Retroflex ejective stop

From Wikipedia, the free encyclopedia
Retroflex ejective stop
Audio sample

The retroflex ejective is a rare consonantal sound, used in some spoken languages. The symbol in the International Phonetic Alphabet that represents this sound is ʈʼ.


Features of the retroflex ejective:

  • Its manner of articulation is occlusive, which means it is produced by obstructing airflow in the vocal tract. Since the consonant is also oral, with no nasal outlet, the airflow is blocked entirely, and the consonant is a plosive.
  • Its place of articulation is retroflex, which prototypically means it is articulated subapical (with the tip of the tongue curled up), but more generally, it means that it is postalveolar without being palatalized. That is, besides the prototypical subapical articulation, the tongue contact can be apical (pointed) or laminal (flat).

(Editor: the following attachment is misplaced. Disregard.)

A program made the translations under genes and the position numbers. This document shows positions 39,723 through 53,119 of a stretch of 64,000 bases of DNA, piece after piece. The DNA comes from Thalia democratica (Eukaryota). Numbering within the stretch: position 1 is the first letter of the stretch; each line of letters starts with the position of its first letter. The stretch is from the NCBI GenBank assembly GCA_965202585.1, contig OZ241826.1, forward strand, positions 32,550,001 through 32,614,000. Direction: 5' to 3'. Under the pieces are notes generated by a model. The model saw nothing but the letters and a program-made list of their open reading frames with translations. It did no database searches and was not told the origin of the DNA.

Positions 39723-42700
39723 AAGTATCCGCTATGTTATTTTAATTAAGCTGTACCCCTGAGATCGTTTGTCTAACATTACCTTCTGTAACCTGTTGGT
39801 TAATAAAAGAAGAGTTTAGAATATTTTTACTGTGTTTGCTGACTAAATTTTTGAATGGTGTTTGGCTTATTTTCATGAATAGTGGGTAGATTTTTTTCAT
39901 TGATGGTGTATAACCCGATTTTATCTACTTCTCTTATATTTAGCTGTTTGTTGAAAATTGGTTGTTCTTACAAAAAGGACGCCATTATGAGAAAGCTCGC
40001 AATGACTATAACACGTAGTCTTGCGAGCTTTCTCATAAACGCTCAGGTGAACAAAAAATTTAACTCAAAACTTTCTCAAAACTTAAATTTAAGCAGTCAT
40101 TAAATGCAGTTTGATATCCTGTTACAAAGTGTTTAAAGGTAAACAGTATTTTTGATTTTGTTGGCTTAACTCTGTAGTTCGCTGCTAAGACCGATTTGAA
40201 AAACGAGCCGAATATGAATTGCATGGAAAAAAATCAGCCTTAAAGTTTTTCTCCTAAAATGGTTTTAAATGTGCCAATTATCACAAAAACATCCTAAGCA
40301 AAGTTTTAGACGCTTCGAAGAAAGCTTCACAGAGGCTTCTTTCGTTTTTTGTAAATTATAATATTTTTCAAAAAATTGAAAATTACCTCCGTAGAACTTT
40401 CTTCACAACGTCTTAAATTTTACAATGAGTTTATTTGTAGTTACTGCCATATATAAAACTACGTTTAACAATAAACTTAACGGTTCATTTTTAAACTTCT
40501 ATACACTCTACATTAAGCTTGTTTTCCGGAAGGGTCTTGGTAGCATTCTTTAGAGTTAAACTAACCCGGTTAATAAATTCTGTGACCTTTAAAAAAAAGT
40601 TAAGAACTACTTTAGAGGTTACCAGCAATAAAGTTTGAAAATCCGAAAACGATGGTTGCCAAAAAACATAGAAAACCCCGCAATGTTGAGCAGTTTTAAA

• Its phonation is voiceless, which means it is produced without vibrations of the vocal cords.
  • It is an oral consonant, which means air is allowed to escape through the mouth only.
  • It is a central consonant, which means it is produced by directing the airstream along the center of the tongue, rather than to the sides.
  • The airstream mechanism is ejective (glottalic egressive), which means the air is forced out by pumping the glottis upward.


Language Word IPA Meaning Notes
Yokuts Wukchumni ṭʼa∙yʼ [ʈʼaːjˀ] 'down feather' Phonemically distinct, not found in other Yokuts dialects
English Indian beet [biːʈʼ] 'beet' This sound usually occurs at the end of a phrase as an allophone of /t/.[citation needed]

See also[edit]

External links[edit]